$2.3 million later, only 12 of the 63 Rose Garden guests served got into housing; 47, famously, were released back to the streets. | Credit: Courtesy

E PLURIBUS WHAT?  By the time Tuesday afternoon rolled into Tuesday night, Santa Barbara City Councilmember Mike Jordan had become the dog chasing its tail. He was looking for ankles to bite and cages to rattle. Even on a chirpy day, Jordan can be a coarse-grain-sandpaper type of guy. But after listening to what seemed like five hours of reports detailing how City Hall spent $5.6 million on homelessness-related services last year, Jordan was betraying signs of existential leakage. Commenting on the statistically engorged brain vomit just inflicted on the council, Jordan threw up his hands. “If you’re coming away from this with a grasp on it,” he groused, “you’re doing better than me.” 

The reports showed real progress was being made. An abundance of numbers was included to back it up. But Jordan ​— ​a recent convert to the cause ​— ​found himself struggling mightily with doubt. One presenter had described the conversion of the Rose Garden Inn into a homeless motel as “transformational.” Not once, in fact, but twice. But $2.3 million later, only 12 of the 63 Rose Garden guests served got into housing; 47, famously, were released back to the streets.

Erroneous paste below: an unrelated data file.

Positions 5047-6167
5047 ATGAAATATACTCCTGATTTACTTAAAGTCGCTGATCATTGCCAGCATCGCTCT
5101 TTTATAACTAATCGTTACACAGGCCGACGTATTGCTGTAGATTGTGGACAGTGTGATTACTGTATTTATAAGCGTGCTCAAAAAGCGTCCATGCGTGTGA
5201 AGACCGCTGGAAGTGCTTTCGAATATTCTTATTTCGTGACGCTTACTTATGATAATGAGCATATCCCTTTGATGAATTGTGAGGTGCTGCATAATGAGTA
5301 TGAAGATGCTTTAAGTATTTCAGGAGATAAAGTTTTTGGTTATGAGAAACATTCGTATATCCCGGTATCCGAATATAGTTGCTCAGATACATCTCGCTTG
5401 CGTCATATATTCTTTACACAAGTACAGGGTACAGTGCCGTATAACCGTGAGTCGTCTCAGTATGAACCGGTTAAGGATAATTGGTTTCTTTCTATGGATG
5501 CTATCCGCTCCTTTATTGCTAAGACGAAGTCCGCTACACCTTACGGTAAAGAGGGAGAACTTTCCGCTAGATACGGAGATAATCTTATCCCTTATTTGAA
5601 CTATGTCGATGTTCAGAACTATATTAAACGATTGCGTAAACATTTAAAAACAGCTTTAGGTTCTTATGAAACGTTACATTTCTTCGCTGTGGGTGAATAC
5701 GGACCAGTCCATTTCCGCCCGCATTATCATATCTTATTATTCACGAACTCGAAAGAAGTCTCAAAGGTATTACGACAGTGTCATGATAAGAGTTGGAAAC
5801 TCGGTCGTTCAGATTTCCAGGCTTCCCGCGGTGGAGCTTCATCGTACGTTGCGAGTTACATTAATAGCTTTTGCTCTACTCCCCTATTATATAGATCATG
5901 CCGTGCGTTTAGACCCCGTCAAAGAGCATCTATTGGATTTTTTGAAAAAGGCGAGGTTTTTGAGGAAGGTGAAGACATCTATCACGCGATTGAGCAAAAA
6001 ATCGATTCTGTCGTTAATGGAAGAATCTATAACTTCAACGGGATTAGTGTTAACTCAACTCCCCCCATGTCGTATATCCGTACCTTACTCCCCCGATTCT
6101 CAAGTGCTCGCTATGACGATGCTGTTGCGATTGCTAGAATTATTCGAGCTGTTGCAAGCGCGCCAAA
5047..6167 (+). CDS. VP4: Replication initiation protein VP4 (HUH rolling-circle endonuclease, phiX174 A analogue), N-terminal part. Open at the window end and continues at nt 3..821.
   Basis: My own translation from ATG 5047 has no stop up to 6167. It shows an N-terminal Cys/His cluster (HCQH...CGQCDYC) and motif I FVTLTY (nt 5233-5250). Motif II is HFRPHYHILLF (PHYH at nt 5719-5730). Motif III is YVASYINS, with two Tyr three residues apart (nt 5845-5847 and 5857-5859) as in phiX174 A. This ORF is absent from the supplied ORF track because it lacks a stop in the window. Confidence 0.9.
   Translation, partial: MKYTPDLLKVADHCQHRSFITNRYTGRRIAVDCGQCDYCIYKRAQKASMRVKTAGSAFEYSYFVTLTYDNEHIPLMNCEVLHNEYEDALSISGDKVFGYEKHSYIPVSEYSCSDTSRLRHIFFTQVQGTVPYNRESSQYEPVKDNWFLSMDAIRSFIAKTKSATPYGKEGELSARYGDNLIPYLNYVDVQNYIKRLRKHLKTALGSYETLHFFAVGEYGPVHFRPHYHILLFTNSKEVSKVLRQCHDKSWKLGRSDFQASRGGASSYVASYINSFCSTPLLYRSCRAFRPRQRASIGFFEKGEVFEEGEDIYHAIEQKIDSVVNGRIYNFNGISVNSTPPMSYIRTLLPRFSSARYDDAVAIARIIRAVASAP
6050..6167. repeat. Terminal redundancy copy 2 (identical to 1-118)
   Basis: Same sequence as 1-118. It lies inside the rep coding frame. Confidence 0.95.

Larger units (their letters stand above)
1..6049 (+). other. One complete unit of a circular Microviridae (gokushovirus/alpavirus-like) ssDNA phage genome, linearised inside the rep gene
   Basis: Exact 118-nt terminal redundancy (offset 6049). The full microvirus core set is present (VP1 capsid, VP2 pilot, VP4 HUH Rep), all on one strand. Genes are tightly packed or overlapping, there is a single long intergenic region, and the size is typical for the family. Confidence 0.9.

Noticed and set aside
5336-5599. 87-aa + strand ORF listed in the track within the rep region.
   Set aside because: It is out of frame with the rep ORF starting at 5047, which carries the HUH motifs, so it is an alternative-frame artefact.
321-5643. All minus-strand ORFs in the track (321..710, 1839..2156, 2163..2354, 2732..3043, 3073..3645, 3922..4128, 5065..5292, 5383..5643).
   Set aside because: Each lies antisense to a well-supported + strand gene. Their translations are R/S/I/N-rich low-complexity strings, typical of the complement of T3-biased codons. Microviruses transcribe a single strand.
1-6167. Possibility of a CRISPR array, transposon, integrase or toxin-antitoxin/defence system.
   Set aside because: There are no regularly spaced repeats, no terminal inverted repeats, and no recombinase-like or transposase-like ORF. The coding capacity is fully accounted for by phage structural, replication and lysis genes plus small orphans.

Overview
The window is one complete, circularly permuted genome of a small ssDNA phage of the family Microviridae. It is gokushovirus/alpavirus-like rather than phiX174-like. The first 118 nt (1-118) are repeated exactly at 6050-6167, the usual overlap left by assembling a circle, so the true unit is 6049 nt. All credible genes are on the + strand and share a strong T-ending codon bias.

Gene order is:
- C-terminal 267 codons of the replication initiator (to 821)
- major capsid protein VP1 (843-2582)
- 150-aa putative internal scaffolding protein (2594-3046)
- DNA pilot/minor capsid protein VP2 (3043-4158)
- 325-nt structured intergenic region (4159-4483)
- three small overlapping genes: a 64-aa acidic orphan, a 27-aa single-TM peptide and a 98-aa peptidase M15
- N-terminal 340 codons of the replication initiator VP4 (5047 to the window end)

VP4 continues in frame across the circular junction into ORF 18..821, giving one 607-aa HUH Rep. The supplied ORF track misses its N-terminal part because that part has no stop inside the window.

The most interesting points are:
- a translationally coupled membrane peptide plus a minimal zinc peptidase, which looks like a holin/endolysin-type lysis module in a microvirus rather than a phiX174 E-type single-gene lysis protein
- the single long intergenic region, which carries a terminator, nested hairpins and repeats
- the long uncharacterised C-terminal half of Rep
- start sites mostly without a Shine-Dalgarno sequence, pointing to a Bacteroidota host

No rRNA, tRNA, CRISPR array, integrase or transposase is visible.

Jordan and Councilmember Eric Friedman not only hatched the Rose Garden plan but also rammed it through as an emergency response needed to stop people in homeless encampments from burning down the town. Measured strictly in terms of number of people housed, that comes to nearly $200,000 per person. Flashing a grimace that was meant to be a grin, Jordan expressed his deep and abiding ambivalence. He was struggling, he said, with whether the glass was half empty or half full. Friedman opined there was a hole at the bottom of the glass.

Jordan, admittedly, is a Johnny-come-lately to the struggle here. But I’ve been impressed that a self-described “grumpy, old white guy” would throw himself with such heedless abandon into the fray, blending his characteristic impatience and exasperation with enthusiasm, pragmatism, and compassion. 

The issue of homelessness has been bedeviling city councils here since the late 1950s, when a Christian socialist business tycoon ​— ​who owned a foot-powder company whose product allegedly cooled one’s burning feet ​— ​proposed building a permanent concrete shower and bath house for the old coots still living in “Hobo Jungle” shacks where the zoo presently stands. Joining him in this effort was a city cop named Noah “Stormy” Cloud who worked closely with the local juvenile delinquents. At a council meeting, one councilmember challenged Cloud, wondering whether such a project wouldn’t draw outsiders to Santa Barbara. Cloud answered these people were very much Santa Barbarans.

Sixty years later and the terms of the debate have changed not one syllable.

Officer Cloud would be named person of the year by the Junior Chamber of Commerce and then quickly leave town. The foot powder magnate would be hit by a car while crossing the street and never get up. Not long after, the zoo would be built.